The two caught crabs in the sum­mer and oys­ters in the win­ter, work­ing the Tred Avon and Miles rivers, and some­times even the Po­tomac, their son Larry Poore said.

Larry Poore said those were long days for his par­ents, when they got up at 4 a.m. to work the wa­ter, then drove to the city to de­liver the catch, not re­turn­ing home un­til 6 p.m. or later.

Even­tu­ally, they moved from work­ing the wa­ter to sell­ing live and steamed crabs from a free-stand­ing shack at Kastell’s Ma­rina, where the St. Michaels Har­bour Inn, Ma­rina & Spa is now.

The owner of the ma­rina, Fred Kastell, is cred­ited with giv­ing Poore the nick­name “Big Al.”

“It seems as though that nick­name stuck,” Lore­tan­geli said.

In the late ‘60s and ‘70s, they moved their grow­ing busi­ness to their garage at home in Bozman, and it was there that they be­gan to de­velop a whole­sale busi­ness, buy­ing and dis­tribut­ing crabs.

“Big Al’s catch would ar­rive by 8 a.m., and by noon, the Big Al’s seafood trucks were on the road to crab houses and restau­rants.” Lore­tan­geli said.

Big Al’s de­liv­ered crabs to Washington, Bal­ti­more, Philadel­phia, Ocean City and most places in be­tween.

“One of the ba­sic re­quire­ments of be­ing a child or a grand­child of Big Al and Rea is that you bet­ter learn to drive a crab truck pretty fast,” Lore­tan­geli said.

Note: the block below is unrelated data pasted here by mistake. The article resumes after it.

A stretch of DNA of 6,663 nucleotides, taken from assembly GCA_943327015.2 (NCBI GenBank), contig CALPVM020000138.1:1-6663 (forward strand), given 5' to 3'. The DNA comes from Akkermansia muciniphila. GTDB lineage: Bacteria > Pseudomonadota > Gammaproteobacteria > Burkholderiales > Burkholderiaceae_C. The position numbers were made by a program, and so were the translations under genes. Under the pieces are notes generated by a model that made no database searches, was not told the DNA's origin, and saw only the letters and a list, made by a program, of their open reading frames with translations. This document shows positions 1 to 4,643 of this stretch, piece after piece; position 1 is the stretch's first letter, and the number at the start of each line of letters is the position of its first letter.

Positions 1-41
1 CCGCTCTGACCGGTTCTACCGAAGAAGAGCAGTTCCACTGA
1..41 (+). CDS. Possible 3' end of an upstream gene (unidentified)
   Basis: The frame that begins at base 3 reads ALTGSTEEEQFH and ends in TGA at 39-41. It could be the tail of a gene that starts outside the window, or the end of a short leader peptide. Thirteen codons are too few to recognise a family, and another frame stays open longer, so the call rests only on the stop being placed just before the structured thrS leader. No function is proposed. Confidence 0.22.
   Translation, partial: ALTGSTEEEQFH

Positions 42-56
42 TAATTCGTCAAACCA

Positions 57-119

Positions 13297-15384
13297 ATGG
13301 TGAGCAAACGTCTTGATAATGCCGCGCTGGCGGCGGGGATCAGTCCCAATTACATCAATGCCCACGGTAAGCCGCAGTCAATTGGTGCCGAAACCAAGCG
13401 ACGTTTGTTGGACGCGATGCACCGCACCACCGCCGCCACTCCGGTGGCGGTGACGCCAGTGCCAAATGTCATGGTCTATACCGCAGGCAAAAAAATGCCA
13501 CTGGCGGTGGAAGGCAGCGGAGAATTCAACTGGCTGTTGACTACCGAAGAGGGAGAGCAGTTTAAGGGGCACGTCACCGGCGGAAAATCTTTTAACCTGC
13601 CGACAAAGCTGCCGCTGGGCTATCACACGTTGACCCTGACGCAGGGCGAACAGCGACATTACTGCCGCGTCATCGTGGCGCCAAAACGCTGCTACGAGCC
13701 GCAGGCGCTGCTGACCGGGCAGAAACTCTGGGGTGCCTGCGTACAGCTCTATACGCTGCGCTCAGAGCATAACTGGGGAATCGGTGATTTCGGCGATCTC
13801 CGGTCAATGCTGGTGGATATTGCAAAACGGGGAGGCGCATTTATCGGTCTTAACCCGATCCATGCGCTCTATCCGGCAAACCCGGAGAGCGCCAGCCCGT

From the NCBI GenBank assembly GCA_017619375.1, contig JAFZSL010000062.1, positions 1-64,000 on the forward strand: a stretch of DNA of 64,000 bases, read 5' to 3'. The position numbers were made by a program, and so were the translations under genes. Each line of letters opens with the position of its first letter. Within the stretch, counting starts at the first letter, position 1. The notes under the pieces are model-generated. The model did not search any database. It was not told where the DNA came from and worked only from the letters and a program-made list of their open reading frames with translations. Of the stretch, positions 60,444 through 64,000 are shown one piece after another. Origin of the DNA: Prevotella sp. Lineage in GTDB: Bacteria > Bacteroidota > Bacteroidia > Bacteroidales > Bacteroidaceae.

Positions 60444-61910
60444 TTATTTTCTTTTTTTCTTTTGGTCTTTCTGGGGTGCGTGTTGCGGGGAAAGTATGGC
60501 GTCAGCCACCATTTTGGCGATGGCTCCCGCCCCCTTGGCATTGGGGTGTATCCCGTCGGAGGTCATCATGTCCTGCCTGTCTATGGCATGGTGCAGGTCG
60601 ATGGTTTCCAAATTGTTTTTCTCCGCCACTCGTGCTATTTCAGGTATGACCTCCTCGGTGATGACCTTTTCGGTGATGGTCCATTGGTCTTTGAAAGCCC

In the late 1970s, the Poores be­gan look­ing for a way to get their seafood busi­ness out of their home.

They bought the old Sam’s Ser­vice Sta­tion on Tal­bot Street in St. Michaels in 1978.

They kept the build­ing as a ser­vice sta­tion for a year, then be­gan to tran­si­tion to a whole­sale and re­tail seafood dis­tri­bu­tion cen­ter and deli. They tore the old gas pumps out.

From 1980 on, the busi­ness was known as Big Al’s Mar­ket, with whole­sale seafood dis­tri­bu­tion in the back, and re­tail seafood and deli in the front.

Tourists and towns­folk alike could stop by and get a short-or­der crab cake, sub or scrab­ble sand­wich, along with many other items on the menu.

At first, it was carry-out only, with no seats, but even­tu­ally they added a few ta­bles in­side and out for peo­ple to re­lax and en­joy the food.

“My fa­ther and my mother, Rea, never missed a day,” Alan Poore Jr. said in a 2014 in­ter­view with place for lo­cals and those just pass­ing through. Lots of fa­mous peo­ple also showed up at Big Al’s Mar­ket, in­clud­ing former Bal­ti­more Colts; Seat­tle Sea­hawks and Washington Red­skins line­backer Mike Cur­tis; Bal­ti­more Ori­oles third base­man Brooks Robin­son; former Sec­re­tary of De­fense Don­ald Rums­feld; former Vice Pres­i­dent Dick Cheney; and former Cana­dian ice hockey de­fense­man Bryan Wat­son.